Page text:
The incident signalled the first skirmish in a new era, where all commercial buildings will be assessed on their environment-related costs, and polluting buildings are going to become more costly to run, while greener buildings are going to become less expensive.

In turn, property companies and A-REITS will split into the well-placed greener variety and the expensive-to-run, low-rated portfolios. Longer term, the split will not just affect rentals, but valuations themselves.

What does it all mean for the investor?

As real estate investment trusts (REITs) get their debt levels under control and slink back to Australia from their foreign misadventures, A-REITS have returned to the mainstream as legitimate investment options – the property index outperformed the ASX 200 in the year to March 21 by 4.59%.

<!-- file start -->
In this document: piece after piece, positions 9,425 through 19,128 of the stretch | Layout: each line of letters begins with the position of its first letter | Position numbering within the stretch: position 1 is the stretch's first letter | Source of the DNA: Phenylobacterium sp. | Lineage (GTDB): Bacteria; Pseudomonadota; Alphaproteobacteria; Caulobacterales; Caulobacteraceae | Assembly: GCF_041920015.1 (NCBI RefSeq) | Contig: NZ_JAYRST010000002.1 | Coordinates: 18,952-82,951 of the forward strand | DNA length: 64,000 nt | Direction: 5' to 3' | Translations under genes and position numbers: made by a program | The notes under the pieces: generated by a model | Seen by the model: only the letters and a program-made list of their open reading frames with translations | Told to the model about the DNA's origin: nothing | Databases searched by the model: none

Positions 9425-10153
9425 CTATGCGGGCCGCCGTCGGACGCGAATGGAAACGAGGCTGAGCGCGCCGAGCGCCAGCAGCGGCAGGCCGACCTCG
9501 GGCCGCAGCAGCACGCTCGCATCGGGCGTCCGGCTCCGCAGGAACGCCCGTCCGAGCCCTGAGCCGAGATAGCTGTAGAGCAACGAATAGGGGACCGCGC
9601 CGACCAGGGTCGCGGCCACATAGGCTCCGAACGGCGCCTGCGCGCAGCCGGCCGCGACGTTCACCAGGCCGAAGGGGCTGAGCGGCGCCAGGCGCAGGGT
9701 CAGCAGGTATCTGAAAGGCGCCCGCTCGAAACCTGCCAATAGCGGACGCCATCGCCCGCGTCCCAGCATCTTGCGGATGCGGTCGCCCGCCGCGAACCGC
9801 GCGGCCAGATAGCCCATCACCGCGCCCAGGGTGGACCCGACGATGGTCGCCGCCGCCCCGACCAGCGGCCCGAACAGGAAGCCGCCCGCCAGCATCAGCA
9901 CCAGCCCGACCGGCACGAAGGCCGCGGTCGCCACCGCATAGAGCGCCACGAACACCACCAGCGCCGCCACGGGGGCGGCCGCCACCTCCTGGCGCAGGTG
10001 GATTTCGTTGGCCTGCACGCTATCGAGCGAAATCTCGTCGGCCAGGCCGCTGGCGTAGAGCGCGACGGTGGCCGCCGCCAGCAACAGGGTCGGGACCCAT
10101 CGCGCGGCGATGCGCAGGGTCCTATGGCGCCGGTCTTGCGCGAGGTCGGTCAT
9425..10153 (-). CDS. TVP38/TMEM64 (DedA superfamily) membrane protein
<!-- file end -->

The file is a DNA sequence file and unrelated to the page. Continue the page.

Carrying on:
But as this new era of A-REIT investing commences, 'sustainability’ is high on the agenda. Property researcher IPD’s Green Property Index already shows that buildings with high green-energy ratings are more likely to deliver better investment returns than those without.

IPD managing director Anthony De Francesco says the company’s analysis – of 482 buildings owned by 32 listed and non-listed office funds – shows the capital return of buildings with very high green ratings for the year to December 31, 2011 was better than that of the sector as a whole.